New research says that air pollution causes over 5.5 million premature worldwide deaths every year.
According to data compiled by World Health Organization’s Global Burden of Disease project, a great number of air pollution-related deaths occur mostly in India and China. These two nations are among the fastest growing economies in the world; this is according to reports. Further revelations from the data indicate that tiny particles’ emissions from factories, vehicle exhausts, power plants, burning wood and coal largely contribute to air pollution- caused deaths.
Air pollution is rated fourth among greatest death risk factors globally
The researchers further say that global nations still have a lot to do in terms of creating a conducive atmosphere for their respective citizens. Dan Greenbaum of Boston’s Health Effects Institute in the U.S. argues that Beijing or even Delhi records 300 micrograms per cubic meter of fine particles in a given “bad air pollution day”. According to Greenbaum, this figure should read between 25 and 35 micrograms.
Cancer, heart-related diseases and respiratory illnesses risks’ can be catapulted by breathing in very small particles. The study also reveals that air pollution is the fourth greatest death risk factor and the leading risk factor for environmental-related diseases. Other leading death risk factors include smoking, dietary issues and high blood pressure.
Further insight into the report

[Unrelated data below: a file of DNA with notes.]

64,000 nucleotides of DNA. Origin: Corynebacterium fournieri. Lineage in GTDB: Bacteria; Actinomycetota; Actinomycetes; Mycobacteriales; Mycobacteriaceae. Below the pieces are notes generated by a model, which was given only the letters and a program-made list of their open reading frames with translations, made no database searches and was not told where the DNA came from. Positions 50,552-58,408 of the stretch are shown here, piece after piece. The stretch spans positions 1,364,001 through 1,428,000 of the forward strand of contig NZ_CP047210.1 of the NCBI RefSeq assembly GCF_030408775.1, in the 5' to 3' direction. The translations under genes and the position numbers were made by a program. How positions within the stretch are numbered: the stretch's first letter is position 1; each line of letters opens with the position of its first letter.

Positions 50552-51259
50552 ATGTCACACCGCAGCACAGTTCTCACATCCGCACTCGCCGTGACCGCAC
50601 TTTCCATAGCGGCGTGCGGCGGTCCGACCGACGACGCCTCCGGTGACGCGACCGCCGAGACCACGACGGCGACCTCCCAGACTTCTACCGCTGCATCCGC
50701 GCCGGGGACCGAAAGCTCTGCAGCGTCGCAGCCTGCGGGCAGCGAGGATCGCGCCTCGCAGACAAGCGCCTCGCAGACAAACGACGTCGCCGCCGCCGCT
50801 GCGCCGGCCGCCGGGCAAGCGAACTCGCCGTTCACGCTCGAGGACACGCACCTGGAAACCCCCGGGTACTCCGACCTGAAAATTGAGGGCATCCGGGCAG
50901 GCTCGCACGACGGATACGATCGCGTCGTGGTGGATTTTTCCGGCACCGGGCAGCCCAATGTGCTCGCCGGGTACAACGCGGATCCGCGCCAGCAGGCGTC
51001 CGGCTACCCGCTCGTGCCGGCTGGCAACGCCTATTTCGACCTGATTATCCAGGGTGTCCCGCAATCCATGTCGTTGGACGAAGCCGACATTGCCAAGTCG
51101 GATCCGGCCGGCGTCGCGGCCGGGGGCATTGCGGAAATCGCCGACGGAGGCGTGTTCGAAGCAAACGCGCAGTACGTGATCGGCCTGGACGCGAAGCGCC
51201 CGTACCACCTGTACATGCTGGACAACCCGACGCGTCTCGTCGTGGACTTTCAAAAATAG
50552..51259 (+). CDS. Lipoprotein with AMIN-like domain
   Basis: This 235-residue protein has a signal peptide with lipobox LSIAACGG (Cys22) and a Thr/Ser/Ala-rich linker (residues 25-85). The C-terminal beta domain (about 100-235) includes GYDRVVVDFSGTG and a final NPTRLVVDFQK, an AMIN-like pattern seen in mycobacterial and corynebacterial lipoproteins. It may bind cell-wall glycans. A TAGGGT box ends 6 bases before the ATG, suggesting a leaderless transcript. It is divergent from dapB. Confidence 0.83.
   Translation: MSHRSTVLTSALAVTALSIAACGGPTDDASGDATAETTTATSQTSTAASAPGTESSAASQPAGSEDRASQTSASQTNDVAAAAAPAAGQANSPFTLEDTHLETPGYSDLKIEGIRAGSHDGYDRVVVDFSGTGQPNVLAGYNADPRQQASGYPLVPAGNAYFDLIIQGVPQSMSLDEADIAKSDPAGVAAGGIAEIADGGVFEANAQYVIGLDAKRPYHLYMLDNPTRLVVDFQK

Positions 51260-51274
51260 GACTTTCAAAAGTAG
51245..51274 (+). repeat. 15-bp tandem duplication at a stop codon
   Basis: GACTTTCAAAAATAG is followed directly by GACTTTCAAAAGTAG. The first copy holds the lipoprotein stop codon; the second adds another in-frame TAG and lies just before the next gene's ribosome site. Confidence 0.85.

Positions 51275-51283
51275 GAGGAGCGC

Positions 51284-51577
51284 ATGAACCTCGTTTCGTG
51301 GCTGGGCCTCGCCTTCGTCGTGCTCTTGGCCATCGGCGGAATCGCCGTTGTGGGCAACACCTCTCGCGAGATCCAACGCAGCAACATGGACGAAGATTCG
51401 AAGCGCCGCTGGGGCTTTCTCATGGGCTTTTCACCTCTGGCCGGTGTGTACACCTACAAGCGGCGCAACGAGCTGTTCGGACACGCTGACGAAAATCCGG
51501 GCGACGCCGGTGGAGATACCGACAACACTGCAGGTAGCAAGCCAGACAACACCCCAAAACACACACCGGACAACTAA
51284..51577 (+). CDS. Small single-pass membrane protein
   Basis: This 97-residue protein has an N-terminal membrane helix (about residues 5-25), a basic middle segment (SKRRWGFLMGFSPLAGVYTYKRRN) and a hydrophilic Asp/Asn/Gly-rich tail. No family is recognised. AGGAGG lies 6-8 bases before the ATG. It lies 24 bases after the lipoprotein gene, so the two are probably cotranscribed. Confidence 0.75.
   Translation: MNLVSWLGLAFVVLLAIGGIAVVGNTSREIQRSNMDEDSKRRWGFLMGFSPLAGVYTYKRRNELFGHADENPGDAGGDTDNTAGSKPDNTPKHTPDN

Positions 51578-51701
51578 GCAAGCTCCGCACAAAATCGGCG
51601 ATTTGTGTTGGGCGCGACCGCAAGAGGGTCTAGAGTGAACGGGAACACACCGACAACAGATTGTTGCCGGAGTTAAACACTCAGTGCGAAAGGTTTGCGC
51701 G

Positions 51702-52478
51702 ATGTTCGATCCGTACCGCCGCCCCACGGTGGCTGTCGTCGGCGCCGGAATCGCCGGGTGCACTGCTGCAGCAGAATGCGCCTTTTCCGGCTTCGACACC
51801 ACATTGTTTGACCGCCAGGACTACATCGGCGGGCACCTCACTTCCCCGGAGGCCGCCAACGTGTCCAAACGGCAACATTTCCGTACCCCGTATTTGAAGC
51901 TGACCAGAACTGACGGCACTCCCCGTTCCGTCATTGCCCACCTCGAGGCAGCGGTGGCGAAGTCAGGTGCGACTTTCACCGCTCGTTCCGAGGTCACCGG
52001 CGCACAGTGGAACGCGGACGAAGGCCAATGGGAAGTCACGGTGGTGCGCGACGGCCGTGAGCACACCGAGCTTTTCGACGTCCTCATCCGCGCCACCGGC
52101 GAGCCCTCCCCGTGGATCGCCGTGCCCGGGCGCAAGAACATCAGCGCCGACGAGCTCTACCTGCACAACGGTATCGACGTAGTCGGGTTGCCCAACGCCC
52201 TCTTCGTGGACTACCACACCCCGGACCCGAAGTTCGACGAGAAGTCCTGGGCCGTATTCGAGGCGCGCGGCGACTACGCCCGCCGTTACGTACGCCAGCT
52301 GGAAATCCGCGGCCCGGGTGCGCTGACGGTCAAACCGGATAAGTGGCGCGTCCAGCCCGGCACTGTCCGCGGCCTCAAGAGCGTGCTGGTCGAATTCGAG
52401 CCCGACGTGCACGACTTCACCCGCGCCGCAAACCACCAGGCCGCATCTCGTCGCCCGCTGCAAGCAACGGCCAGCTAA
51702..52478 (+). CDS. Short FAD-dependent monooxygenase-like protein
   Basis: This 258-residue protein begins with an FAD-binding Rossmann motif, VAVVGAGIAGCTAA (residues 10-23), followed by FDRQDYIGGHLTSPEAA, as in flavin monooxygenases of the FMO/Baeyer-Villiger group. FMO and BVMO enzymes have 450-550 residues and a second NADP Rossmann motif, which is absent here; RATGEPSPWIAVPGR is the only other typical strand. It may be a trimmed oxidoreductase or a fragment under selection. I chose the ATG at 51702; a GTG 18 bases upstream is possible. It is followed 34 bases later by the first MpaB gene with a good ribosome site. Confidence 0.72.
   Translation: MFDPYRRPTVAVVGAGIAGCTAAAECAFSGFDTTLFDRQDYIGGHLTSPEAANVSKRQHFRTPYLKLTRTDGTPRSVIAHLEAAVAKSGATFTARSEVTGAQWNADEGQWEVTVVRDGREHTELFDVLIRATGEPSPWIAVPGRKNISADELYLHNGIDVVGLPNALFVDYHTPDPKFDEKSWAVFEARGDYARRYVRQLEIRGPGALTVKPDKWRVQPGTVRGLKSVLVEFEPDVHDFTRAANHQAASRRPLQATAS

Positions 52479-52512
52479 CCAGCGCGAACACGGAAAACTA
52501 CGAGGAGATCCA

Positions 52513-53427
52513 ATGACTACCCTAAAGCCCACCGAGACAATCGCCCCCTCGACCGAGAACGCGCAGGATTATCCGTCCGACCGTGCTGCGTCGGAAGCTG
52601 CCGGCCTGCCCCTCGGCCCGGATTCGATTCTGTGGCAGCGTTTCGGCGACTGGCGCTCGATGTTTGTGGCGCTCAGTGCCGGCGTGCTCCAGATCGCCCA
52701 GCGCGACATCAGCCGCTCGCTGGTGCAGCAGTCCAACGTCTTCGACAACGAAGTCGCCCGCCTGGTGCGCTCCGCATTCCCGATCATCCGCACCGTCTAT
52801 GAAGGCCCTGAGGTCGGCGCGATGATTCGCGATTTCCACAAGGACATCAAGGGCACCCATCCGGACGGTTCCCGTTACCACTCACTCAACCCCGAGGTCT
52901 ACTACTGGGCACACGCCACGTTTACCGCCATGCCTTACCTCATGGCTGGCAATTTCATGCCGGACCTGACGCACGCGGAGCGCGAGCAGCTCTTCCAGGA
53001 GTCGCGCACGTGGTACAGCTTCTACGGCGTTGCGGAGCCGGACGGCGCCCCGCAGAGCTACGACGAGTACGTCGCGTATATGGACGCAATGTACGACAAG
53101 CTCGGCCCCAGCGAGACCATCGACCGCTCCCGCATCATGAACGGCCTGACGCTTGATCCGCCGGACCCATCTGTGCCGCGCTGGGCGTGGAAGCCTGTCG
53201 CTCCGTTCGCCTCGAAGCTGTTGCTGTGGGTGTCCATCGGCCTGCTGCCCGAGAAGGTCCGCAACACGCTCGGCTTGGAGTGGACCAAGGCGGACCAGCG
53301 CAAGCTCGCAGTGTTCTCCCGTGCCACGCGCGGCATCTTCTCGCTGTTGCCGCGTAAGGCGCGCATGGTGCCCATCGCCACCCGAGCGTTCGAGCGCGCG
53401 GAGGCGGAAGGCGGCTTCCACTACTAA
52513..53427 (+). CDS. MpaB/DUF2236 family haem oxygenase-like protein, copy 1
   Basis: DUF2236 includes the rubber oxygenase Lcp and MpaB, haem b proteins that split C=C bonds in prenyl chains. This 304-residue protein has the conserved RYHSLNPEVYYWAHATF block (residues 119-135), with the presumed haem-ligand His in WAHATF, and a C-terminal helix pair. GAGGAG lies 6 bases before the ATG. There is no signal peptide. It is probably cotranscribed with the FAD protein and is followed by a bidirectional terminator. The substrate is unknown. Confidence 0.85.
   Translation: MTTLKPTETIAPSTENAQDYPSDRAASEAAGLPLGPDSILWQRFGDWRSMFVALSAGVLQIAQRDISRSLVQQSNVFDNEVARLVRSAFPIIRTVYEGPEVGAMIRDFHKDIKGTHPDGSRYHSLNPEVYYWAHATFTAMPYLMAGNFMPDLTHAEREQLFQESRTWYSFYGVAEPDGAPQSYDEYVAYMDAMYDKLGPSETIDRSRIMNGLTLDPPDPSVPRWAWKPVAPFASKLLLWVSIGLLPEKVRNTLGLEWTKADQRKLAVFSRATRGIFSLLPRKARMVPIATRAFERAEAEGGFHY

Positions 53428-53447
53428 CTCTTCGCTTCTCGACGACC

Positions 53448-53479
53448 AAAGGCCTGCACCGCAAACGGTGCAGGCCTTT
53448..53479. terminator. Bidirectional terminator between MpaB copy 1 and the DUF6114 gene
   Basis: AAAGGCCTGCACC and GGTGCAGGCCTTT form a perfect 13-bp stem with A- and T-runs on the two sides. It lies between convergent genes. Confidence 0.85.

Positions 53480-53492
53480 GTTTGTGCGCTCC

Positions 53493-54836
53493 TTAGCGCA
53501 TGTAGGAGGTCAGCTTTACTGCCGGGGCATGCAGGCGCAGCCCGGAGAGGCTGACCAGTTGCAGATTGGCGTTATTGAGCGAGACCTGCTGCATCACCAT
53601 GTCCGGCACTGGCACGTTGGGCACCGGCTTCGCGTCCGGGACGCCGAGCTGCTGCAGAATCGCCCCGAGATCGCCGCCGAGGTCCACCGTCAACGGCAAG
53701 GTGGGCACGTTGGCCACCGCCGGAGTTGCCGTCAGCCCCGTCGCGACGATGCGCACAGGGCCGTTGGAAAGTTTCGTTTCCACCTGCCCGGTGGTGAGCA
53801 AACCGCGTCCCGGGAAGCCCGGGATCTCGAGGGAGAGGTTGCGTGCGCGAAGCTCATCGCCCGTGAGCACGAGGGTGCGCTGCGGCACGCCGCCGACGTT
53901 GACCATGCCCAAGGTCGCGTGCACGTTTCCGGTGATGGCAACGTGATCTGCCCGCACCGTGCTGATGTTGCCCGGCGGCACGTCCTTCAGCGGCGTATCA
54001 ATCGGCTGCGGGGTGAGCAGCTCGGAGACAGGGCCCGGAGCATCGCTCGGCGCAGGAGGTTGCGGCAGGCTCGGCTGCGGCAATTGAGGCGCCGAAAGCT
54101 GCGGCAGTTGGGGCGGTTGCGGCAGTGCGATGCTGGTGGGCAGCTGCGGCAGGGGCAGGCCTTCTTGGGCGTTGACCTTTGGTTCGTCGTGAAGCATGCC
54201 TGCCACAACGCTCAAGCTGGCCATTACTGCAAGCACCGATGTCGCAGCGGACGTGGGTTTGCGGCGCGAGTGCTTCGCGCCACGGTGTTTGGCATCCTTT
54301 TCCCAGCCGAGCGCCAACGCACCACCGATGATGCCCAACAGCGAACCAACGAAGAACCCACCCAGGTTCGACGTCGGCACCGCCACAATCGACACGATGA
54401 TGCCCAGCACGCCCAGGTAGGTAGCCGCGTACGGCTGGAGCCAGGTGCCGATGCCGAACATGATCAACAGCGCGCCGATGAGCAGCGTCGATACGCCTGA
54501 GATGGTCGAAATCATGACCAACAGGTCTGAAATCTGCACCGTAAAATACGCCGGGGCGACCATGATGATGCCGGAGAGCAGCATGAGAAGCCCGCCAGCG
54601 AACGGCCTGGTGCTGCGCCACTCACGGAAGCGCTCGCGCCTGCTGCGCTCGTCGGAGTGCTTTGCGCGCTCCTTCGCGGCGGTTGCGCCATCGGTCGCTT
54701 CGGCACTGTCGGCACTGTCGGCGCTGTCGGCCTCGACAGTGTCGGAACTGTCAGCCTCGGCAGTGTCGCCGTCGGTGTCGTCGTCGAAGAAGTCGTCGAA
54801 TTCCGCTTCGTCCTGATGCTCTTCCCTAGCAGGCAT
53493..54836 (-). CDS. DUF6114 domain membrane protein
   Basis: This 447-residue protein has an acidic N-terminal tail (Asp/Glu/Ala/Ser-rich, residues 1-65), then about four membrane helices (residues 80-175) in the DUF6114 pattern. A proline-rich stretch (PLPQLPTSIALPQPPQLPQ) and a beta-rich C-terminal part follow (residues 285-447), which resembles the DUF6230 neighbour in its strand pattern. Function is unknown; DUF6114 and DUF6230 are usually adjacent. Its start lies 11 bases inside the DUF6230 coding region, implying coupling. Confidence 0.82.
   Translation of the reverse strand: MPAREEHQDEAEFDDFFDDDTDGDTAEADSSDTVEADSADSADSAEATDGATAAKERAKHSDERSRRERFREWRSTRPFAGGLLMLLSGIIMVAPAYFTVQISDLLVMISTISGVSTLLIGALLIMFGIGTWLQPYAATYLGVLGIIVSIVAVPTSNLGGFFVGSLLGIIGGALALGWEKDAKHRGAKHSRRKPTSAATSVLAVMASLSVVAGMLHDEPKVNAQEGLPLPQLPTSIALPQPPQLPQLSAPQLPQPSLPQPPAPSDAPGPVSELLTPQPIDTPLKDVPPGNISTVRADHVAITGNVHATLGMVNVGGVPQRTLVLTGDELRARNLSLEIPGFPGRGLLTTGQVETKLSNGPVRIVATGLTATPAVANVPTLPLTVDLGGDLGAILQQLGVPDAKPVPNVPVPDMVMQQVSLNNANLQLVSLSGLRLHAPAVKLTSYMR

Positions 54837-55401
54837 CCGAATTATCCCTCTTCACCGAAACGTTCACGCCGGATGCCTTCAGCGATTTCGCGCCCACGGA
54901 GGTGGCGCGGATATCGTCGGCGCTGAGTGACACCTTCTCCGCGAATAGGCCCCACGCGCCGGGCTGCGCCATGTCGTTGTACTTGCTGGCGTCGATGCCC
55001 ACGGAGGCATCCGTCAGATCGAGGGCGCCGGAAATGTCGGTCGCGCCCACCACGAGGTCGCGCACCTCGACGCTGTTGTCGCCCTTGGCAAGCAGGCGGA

As from 2013, reliable data indicates that around 1.3 and 1.6 million deaths occur in India and China respectively. The main sources of pollution, however, slightly differ in each country. For instance, coal burning is the key source of air pollution causative agent in China. This alone accounts for over 360,000annual deaths in this nation.
With control measures in place to combat future emissions, China still has an uphill task with the growing aging population which is most vulnerable to air pollution-related deaths. On the other side, India faces the problem of combustion of crop residues, dung, wood and other materials for heating and cooking. This translates to a “more-confined” air pollution which is perceived as even more dangerous.
What is the way forward?
These findings revealed at the American Association for the Advancement of Science (AAAS) annual meeting, concluded that nations need to do more regarding air pollution. According to the University of British Columbia’s Michael Brauer, governments should improve and strictly implement anti-pollution strategies. He argues that United States’ expenditure on air-pollution prevention policies actually produces results. Brauer says that a dollar spent in the U.S. on air pollution measures yields an average benefit of $ 4 to $ 30 in the heath domain.